I'm trying to figure out if there is a faster way to compute all the eigenvalues and eigenvectors of a very big and sparse adjacency matrix than using scipy.sparse.linalg.eigsh As far as I know, this methods only uses the sparseness and symmetry attributes of the matrix. An adjacency matrix is also binary, what makes me think there is a faster way to do it.

I created a random 1000x1000 sparse adjacency matrix, and compared between several methods on my x230 ubuntu 13.04 laptop:

  • scipy.sparse.linalg.eigs: 0.65 seconds
  • scipy.sparse.linalg.eigsh: 0.44 seconds
  • scipy.linalg.eig: 6.09 seconds
  • scipy.linalg.eigh: 1.60 seconds

With the sparse eigs and eigsh, I set k, the number of the desired eigenvalues and eigenvectors, to be the rank of the matrix.

The problem starts with bigger matrices - on a 9000x9000 matrix, it took scipy.sparse.linalg.eigsh 45 minutes!

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    $\begingroup$ NB. scipy.sparse.linalg.eigsh is ARPACK $\endgroup$
    – pv.
    Commented May 24, 2013 at 16:13
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    $\begingroup$ To follow up, the larger your matrix, the less likely you are to calculate interior eigenvalues (that is, neither the largest or smallest eigenvalues) accurately. What information do you need from the matrix you are decomposing? $\endgroup$ Commented May 24, 2013 at 22:58
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    $\begingroup$ This question has been cross-posted here. I'm going to recommend that the cross-posted version is closed. $\endgroup$ Commented May 24, 2013 at 23:22
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    $\begingroup$ I want to calculate A^k. After rethinking, I think with such a matrix is much faster to calculate the direct multiplication (AAA...) rathen than using the eigendecomposition. Of course, it depends on k. $\endgroup$
    – Noam Peled
    Commented May 28, 2013 at 17:13
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    $\begingroup$ Yes, do it directly. The results of the eigendecomposition are not sparse so you will have storage issues (then again, neither is A^k if k is big enough). Related stackoverflow.com/a/9495457/424631 $\endgroup$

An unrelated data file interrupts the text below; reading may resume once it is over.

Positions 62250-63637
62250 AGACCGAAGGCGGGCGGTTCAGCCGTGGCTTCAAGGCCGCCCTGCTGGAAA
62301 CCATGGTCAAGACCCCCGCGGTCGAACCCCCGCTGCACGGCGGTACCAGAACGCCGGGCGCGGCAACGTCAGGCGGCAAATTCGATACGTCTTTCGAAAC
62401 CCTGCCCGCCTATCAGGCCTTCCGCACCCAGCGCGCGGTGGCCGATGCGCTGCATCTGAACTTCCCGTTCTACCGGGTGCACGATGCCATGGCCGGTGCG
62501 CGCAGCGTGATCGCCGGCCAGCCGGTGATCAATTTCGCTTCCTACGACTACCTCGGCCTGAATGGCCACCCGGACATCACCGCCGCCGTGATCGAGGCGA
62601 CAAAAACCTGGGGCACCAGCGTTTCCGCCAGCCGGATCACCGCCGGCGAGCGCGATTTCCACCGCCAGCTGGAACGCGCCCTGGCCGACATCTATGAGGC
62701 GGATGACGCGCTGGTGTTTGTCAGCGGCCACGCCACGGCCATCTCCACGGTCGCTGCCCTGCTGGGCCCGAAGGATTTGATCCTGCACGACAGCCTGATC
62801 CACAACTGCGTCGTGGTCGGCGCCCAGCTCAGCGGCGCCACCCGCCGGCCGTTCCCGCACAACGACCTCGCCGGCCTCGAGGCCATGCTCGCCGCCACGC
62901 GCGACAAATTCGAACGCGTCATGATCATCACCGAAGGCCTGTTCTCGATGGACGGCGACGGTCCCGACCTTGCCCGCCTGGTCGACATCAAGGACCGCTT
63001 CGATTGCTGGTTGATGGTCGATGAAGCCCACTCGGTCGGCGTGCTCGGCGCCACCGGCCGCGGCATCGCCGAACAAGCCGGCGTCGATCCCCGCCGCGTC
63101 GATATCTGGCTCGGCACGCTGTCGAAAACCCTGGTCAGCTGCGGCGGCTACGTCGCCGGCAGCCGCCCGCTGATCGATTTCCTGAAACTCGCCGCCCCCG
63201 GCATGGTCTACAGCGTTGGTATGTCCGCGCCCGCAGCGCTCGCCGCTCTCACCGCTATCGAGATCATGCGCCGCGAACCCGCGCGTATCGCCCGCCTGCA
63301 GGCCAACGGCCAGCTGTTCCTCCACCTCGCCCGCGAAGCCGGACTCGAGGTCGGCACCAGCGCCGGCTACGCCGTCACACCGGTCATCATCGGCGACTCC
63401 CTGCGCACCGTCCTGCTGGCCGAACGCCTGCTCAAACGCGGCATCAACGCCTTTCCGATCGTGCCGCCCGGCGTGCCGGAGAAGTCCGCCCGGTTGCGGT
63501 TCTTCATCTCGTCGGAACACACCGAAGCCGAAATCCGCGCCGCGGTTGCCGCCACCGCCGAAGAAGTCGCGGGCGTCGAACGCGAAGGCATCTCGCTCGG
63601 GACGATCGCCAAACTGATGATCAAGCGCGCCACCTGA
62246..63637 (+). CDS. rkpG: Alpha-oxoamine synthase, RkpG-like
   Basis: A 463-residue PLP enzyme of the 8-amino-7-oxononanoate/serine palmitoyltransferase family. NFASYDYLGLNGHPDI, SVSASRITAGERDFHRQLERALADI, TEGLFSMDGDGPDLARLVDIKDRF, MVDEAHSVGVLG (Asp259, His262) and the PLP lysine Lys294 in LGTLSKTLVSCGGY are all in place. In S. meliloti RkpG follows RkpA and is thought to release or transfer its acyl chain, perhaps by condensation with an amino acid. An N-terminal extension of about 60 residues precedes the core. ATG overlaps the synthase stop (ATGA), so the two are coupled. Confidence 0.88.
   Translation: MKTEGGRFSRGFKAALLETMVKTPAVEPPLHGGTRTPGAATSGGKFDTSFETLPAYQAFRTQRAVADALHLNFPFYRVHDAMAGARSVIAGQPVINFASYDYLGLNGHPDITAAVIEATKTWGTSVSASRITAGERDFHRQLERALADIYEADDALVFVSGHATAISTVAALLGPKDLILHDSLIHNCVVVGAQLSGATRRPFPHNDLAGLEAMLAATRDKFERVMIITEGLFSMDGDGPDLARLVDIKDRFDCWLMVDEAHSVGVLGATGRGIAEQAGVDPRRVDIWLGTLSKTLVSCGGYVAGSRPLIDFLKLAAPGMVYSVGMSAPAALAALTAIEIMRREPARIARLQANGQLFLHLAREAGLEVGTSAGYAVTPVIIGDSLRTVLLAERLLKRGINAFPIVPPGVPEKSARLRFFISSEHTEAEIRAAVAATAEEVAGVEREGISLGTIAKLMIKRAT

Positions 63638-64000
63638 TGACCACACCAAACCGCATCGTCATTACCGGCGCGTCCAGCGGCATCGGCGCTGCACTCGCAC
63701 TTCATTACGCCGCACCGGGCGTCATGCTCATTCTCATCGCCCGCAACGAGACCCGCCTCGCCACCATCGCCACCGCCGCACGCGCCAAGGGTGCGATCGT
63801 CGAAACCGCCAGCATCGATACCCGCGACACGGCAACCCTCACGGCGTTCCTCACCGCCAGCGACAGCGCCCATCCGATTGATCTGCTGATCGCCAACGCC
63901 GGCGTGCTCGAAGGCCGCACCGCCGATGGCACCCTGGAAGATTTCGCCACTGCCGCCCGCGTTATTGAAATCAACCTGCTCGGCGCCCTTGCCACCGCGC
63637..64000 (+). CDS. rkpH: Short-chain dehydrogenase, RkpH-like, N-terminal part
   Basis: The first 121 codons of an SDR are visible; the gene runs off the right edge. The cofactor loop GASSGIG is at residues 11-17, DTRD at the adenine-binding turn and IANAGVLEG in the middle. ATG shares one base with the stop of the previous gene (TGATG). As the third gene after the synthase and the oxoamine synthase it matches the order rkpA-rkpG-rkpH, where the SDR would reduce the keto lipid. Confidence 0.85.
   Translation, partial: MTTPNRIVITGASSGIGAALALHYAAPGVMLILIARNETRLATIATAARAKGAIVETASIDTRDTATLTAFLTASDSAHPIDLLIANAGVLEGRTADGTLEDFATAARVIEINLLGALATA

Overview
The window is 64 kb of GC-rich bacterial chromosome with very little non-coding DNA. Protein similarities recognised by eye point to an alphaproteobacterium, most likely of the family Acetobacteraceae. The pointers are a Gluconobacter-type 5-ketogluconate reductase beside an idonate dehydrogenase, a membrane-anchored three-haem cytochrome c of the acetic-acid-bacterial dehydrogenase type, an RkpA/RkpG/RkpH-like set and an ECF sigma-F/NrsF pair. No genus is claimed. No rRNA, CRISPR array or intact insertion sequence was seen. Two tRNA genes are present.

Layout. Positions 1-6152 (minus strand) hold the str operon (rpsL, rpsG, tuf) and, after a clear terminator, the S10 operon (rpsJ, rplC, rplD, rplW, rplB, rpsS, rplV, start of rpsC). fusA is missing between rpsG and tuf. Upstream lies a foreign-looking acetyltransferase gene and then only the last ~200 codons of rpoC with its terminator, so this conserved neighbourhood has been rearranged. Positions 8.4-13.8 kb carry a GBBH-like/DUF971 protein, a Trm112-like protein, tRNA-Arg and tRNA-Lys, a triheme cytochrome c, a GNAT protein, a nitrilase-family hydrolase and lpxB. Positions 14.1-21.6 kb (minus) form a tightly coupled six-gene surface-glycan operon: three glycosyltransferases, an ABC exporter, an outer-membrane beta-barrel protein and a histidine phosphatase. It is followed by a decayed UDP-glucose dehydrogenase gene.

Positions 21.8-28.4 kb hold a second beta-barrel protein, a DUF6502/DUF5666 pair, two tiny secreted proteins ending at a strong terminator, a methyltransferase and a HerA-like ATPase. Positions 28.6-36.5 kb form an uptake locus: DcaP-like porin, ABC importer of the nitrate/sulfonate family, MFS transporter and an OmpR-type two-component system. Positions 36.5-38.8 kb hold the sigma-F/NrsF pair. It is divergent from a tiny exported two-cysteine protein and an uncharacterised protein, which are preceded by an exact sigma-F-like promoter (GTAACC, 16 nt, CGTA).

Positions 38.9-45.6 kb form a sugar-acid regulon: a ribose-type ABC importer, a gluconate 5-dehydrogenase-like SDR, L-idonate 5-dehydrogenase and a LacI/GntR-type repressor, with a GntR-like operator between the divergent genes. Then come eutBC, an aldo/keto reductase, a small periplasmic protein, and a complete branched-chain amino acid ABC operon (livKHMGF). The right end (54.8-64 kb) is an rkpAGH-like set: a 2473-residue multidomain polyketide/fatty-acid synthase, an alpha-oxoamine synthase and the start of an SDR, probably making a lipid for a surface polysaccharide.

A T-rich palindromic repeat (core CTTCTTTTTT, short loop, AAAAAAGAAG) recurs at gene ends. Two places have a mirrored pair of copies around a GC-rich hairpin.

– dranxo
    Commented Jun 22, 2013 at 1:09

3 Answers 3


FILTLAN is a C++ library for computing interior eigenvalues of sparse symmetric matrices. The fact that there is a whole package devoted to just this should tell you that it's a pretty hard problem. Finding the largest or smallest few eigenvalues of a symmetric matrix can be done by shifting/inverting and using the Lanczos algorithm, but the middle of the spectrum is another matter. If you do want to use this, you can use SWIG to call a C++ program from python.

If your end goal is to compute large powers of the matrix, you could just compute eigenvectors corresponding to the largest eigenvalues, content in the knowledge that the smaller modes will be less important as you take large powers.

That said, you may indeed be better off computing the powers directly. They'll grow less and less sparse as you compute higher powers, which will mean taking up more memory; depending on how high $k$ is, you may eventually want to switch to a dense matrix.

Forgive me if these are already obvious to you: you can exploit the binary nature of the matrix by telling numpy that it consists of integers instead of floats, say by using

a = np.zeros(100,dtype=np.uint)

This will (hopefully) save some space. You can save time (but not memory) by blocking the matrix multiplications. Say you want to compute $A^{16}$; you compute $A^2$, then square this to get $A^4$, square this to get $A^8$, and so on. That way, you do $\approx\log_2 k$ matrix multiplications instead of $k$ multiplications.

You can also explore calling a parallel sparse linear algebra library like CUSP or cuSPARSE from Python if speed is your concern and you have an NVIDIA GPU.


I would like to comment on Daniel Shapero's answer but I don't have enough SE reputation.

The accepted answer confuses me a lot. I think shift-invert mode can be readily used to compute interior eigenvalues. See: https://docs.scipy.org/doc/scipy/tutorial/arpack.html

To answer the original question: it's rarely the case that you want all eigenvalues of a large sparse matrix. Usually, you want extrems or some cluster of interior values. In that case, for a Hermitian matrix eigsh is faster. For non-Hermitian, you will have to go with eigs. And they are much faster than numpy eig or eigh.


Also as an update to Daniel Shaperos answer:

If you have a GPU (doesn't matter if NVidia or AMD) available, you can try cupy. Many numpy and scipy functions are available and can be used by replacing numpy/scipy with cupy without changing the rest of the code. Arrays can be directly initialized on the GPU reducing the overhead. After your critical calculations, the cupy array can be loaded into your RAM as a numpy array.


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